Ending poverty is a huge ambition. It's too much to ask of foreign aid

The long-running debate on how much foreign aid can help is drawing to a close

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The Independent Online

Like two economically literate sumo wrestlers, Jeffrey Sachs and William Easterly have spent much of the past decade belly to belly, each struggling to put the other on his back. At stake in their contest – which began in the pages of the The New York Review of Books in 2005 – is this: can we in the West end poverty elsewhere?

Sachs, author of The End of Poverty (2005), believes the answer is yes, and the machinery is international aid. Easterly takes the opposite view: nations cannot be airlifted into prosperity by outsiders, even if their surname is Clinton, and foreign aid often does more harm than good. To this spectator, it looked like a victor emerged last week.

It is not Sachs. If the bell were rung now, Easterly would walk it. And this result has thrown a certain amount of cold water over youthful hopes that Sachs, the Director of Columbia University’s Earth Institute, would be right; that his status as a first rank economist, combined with a galvanising can-do attitude, would prove that poverty can be eradicated through aid that is targeted correctly. Sachs appealed to the part of everyone that wants to help. Easterly, by comparison, was cast in the role of naysayer, shooting down the ideas of well-meaning interventionists. It is obviously more pleasant to be on the first team (“we can do it”) than the second (“no we can’t”).

But a new biography of Sachs, Nina Munk's The Idealist chronicles the fate of the programme on which he bet his theory’s credibility, the Millennium Villages Project. The MVP employed Sachs’ carpetbomb approach to aid: starting eight years ago, targeted villages in Africa received health, infrastructure and education support all at once. This package was supposed to break the poverty trap. In some areas, like malaria reduction, it had life-changing results. Yet Sachs’ refusal on ethical grounds to use any villages as an experimental control meant that what successes the MVP recorded could not be put in context of rising living standards across Africa.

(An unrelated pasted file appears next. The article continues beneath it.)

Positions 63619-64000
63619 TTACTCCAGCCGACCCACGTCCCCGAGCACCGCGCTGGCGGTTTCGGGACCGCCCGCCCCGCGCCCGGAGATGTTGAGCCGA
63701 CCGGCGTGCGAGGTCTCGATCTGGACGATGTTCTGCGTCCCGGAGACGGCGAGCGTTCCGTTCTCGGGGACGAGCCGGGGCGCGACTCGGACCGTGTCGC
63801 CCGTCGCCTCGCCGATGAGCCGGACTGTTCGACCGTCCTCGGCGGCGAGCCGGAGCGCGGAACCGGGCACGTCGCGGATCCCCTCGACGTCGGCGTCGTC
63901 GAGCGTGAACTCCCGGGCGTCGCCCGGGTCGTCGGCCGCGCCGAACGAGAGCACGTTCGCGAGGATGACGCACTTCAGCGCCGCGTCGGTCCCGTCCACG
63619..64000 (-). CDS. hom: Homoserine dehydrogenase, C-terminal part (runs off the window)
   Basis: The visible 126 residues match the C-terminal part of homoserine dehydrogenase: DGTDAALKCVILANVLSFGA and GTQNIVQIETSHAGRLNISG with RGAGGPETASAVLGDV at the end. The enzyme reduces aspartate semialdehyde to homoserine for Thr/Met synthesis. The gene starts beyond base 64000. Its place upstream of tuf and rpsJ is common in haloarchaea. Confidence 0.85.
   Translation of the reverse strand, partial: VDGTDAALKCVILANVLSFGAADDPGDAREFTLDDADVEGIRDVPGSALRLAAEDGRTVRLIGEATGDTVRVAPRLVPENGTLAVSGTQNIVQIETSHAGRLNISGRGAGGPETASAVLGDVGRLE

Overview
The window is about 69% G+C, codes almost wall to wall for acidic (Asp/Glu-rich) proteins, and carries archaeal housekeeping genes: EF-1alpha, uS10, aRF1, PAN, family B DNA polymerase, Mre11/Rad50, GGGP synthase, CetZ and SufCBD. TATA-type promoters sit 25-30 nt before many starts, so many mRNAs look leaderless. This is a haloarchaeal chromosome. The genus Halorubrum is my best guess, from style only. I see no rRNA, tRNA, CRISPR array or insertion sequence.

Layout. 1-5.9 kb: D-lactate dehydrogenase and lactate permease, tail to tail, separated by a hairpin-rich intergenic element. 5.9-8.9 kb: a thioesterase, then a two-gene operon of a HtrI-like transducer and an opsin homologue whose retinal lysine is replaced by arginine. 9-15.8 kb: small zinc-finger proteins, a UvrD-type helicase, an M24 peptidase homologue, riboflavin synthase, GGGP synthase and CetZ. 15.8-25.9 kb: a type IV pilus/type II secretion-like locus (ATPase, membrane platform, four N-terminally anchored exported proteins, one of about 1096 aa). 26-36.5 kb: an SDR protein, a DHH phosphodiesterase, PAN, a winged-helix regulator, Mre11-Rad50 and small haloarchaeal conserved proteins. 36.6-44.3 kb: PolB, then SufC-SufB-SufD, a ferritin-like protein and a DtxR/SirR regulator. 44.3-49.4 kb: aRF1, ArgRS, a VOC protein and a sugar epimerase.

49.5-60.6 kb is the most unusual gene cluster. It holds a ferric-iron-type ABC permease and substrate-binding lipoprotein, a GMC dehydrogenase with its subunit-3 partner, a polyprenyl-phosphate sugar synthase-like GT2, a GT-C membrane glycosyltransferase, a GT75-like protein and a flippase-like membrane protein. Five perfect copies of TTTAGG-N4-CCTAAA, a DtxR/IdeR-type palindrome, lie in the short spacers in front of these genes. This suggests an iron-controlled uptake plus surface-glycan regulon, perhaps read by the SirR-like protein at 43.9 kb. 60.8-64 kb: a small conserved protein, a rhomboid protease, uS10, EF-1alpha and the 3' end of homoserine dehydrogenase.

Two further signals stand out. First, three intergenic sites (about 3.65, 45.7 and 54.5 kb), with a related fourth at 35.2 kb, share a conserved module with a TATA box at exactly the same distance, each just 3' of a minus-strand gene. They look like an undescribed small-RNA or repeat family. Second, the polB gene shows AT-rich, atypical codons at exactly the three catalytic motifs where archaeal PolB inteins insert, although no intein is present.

And Sachs, who promised rather presumptuously to set these villages on the path out of poverty “at an amazingly low cost”, has also faced unforeseen setbacks: his biographer travelled to one MVP village, Ruhiira, Uganda, to find that the wells had broken down, not for the first time, and nobody knew how to fix them. Meanwhile throughout Africa, real income has increased by 30 per cent per person in the  past decade, while in Sub-Saharan regions secondary school enrolment rose by 48 per cent from 2000 to 2008. There was no foreign organisation to thank for these gains; Africans who benefited might as well have sent their bouquets to Capitalism, Marketsville or indeed their own governments. 

Of course, foreign interventions will still improve life for individuals who benefit. But Easterly has the backing of many development economists, and can now within reason say, as he did last week, that the debate with Sachs is over. Ending poverty is a peristaltic, homegrown process. It is too complicated to be ‘fixed’ from outside, no matter how many think tanks, donors, celebrities and benefit concerts we put on the case.